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A personal network of prying eyes

on August 15, 2011 | Facebook | Comments (1)

Having the advantage of growing up with technological change and software updates faster than any other age group, Generation Y is at the frontier of social media.

As a fellow Gen-Y, it comes as no shock that most of my interaction is based online, as all of my friends seemingly live online. Gossip no longer takes form in the halls of university or high school – it only takes a quick page refresh on Facebook to realise that she is no longer with him because she’s posting depressing lyrics again or those two girls aren’t talking anymore because one of them deleted the other from her page.

Then there are those people I don’t really associate with but keep them on my friends list for whenever I feel like ‘checking up’ on their page. 447 photos? Don’t mind if I do…

And I can’t forget the inundated requests from my own parents to join Farmville or help build a gang on Mafia Wars. Even such subjects manage to make it to dinner table conversation.

I can even go to the extent of getting friends’ tweets sent to my phone, but hearing so-and-so cannot sleep at 3:41am and my own brother is getting ready to shower at 6am is not desirable.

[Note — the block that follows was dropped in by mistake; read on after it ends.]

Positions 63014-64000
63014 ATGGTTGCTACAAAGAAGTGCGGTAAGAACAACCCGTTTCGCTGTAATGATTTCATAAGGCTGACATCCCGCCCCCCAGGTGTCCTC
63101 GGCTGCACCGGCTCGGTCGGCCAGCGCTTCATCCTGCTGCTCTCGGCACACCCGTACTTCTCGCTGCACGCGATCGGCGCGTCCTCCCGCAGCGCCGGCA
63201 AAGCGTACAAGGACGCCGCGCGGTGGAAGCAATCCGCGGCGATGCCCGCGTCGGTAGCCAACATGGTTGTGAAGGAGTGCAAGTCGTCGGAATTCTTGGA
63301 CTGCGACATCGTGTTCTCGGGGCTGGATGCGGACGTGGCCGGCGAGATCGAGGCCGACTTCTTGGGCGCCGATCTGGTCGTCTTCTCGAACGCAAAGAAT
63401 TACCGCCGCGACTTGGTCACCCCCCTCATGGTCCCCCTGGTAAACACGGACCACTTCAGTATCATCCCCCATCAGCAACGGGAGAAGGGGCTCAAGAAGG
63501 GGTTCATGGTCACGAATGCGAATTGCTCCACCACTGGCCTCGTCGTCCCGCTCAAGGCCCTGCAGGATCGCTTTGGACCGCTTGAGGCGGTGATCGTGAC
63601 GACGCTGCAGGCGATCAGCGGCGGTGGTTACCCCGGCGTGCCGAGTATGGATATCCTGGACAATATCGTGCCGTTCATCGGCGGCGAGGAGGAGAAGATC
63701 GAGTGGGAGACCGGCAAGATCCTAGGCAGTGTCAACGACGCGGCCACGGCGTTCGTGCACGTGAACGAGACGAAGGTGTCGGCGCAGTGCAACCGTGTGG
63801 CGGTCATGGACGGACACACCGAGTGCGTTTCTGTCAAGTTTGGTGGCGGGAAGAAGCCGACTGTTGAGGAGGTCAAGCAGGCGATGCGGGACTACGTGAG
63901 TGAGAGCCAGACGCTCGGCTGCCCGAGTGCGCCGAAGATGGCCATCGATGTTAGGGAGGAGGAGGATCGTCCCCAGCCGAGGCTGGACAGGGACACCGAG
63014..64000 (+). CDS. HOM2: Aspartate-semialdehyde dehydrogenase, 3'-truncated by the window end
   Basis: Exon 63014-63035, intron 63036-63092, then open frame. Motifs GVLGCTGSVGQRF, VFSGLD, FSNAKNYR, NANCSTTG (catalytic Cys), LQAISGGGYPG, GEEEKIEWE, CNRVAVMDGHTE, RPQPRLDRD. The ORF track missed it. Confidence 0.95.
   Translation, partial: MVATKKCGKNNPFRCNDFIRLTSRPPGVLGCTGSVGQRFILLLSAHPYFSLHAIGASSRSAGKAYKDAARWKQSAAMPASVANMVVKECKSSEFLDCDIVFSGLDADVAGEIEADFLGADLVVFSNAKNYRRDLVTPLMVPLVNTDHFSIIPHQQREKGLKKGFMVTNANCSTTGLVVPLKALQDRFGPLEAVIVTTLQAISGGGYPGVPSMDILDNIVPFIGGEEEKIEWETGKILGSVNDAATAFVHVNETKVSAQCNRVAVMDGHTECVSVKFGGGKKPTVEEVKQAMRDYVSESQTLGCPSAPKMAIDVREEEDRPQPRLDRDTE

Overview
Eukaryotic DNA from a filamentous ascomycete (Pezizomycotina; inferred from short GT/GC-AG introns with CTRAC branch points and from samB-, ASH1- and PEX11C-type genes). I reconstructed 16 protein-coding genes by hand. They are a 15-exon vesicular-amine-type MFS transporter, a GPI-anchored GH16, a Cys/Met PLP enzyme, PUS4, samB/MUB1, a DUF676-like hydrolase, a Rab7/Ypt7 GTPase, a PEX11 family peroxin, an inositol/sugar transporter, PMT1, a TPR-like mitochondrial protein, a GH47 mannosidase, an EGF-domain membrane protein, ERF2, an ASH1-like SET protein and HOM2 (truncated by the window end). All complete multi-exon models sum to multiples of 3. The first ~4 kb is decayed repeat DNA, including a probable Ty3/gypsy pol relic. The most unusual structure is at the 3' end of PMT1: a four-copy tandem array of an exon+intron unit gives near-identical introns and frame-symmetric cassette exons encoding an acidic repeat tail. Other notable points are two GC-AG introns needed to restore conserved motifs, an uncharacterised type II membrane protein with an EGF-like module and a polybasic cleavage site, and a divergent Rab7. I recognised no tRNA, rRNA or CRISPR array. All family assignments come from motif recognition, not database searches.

In this day and age, it seems our lives and our friendships are documented by social networking.

If you look at any Facebook page, a personal history of that individual starts to unravel through conversations with other people, interests, check-ins, status updates and tagged photos. You’re more likely to find out more about that person in the time it takes to scroll down their page, than you are if you read their bio. It’s ironic to think in such a heavily surveillanced era, we freely give information out to anyone who will listen.

Indeed, the nature of communication is in constant flux with new technology and wider access to a variety of social networking sites. Everyone is connected and information travels faster than we think.  Too easily we find ourselves over-stepping the line of ‘too much information’ for the prying eyes of our personal networks.

So for fellow Facebookers out there, please follow the golden rule of Facebook: don’t say anything online that you wouldn’t tell your own mother.


whitneyhigginson :

  • I agree, Facebook has changed the way individuals are perceived and connected online, 99% of the time for the better in my opinion.











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